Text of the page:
The arena was formerly named for state senator B. Joseph Tully.Groton, Massachusetts
Groton is a town in northwestern Middlesex County, Massachusetts, United States, within the Greater Boston metropolitan area. The population was 10,873 at the 2012 town census. It is home to two prep schools: Groton School, founded in 1884, and Lawrence Academy at Groton, founded in 1792 and the third-oldest private school in Massachusetts. Lawrence Academy was founded with a charter from John Hancock.The town was a battlefield in King Philip's War and Queen Anne's War, with children taken captive in a raid by Abenaki and French; it had incidents of insurrection during Shays' Rebellion, and was the birthplace of William Prescott, who commanded the colonial forces at the Battle of Bunker Hill during the American Revolution.Groton-Dunstable Regional High School
Groton-Dunstable Regional High School (GDRHS) is located in Groton, Massachusetts and serves the communities of both Groton and Dunstable in the Groton-Dunstable Regional School District. While GDRHS is the only public high school located within those communities students from Groton may also attend the public Nashoba Valley Technical High School and students from Dunstable may attend the public Greater Lowell Technical High School. Approximately 810 students attend GDRHS and they are primarily graduates of Groton-Dunstable Regional Middle School. GDRHS has a primarily college preparatory curriculum with approximately 87% of its students attending four-year colleges and over 90% attending two- or four-year colleges upon graduation in 2010.List of high schools in Massachusetts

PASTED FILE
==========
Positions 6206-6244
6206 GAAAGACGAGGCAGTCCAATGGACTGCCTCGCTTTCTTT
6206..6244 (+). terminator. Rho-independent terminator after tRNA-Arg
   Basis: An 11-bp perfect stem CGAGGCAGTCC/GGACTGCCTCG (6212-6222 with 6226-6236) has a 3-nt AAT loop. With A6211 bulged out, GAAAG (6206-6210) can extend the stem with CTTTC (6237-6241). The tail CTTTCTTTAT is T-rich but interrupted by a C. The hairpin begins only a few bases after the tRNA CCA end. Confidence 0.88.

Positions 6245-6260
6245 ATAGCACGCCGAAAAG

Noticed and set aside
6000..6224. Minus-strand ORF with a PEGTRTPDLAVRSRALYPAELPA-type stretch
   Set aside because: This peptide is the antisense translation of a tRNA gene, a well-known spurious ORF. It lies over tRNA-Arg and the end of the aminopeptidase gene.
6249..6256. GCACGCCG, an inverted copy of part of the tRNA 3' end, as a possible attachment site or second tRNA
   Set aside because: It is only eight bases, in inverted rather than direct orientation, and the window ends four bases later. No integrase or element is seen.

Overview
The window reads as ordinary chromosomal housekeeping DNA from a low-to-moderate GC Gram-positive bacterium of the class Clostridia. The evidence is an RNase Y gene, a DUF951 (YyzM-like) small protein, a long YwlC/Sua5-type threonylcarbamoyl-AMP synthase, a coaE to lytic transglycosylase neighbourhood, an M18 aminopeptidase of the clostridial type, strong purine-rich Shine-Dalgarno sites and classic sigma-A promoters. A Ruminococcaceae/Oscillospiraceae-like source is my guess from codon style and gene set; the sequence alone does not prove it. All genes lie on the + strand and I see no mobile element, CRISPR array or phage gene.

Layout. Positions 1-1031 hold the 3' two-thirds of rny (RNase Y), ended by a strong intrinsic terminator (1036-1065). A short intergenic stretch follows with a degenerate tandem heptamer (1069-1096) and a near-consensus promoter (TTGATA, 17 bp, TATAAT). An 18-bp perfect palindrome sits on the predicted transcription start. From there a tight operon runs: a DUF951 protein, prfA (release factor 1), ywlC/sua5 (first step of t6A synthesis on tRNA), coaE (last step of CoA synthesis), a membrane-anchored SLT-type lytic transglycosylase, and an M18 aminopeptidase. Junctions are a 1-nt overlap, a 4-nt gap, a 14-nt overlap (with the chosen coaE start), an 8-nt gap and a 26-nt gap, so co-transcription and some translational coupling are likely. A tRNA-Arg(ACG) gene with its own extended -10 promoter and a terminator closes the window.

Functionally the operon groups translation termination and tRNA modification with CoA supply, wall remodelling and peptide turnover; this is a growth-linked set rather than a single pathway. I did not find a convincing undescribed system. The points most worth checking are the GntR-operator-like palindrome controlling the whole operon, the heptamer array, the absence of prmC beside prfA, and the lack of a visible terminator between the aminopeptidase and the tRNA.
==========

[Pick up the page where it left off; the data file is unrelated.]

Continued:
This is a list of high schools in the state of Massachusetts.Littleton, Massachusetts
Littleton (historically Nipmuc: Nashoba) is a town in Middlesex County, Massachusetts, United States. The population was 8,924 at the 2010 census.
For geographic and demographic information on the neighborhood of Littleton Common, please see the article Littleton Common, Massachusetts.Nashoba Valley
The Nashoba Valley refers to an area in Northwestern Middlesex and Northeastern Worcester Counties, Massachusetts, located around the interchange of Interstate 495 and Massachusetts Route 2.
At one point Littleton, Massachusetts was known as the Praying Indian town of Nashoba. The hill that today is Nashoba Valley Ski Area is called Nashoba Hill.Pepperell, Massachusetts
Pepperell is a town in Middlesex County, Massachusetts, United States. The population was 11,497 at the 2010 census. It includes the village of East Pepperell.Townsend, Massachusetts
Townsend is a town in Middlesex County, Massachusetts, United States. The population was 8,927 at the 2010 census.Westford, Massachusetts
Westford is a town in Middlesex County, Massachusetts, United States. The population was 24,310 at the 2017 census.
Massachusetts public high schools
Italics indicates closed schools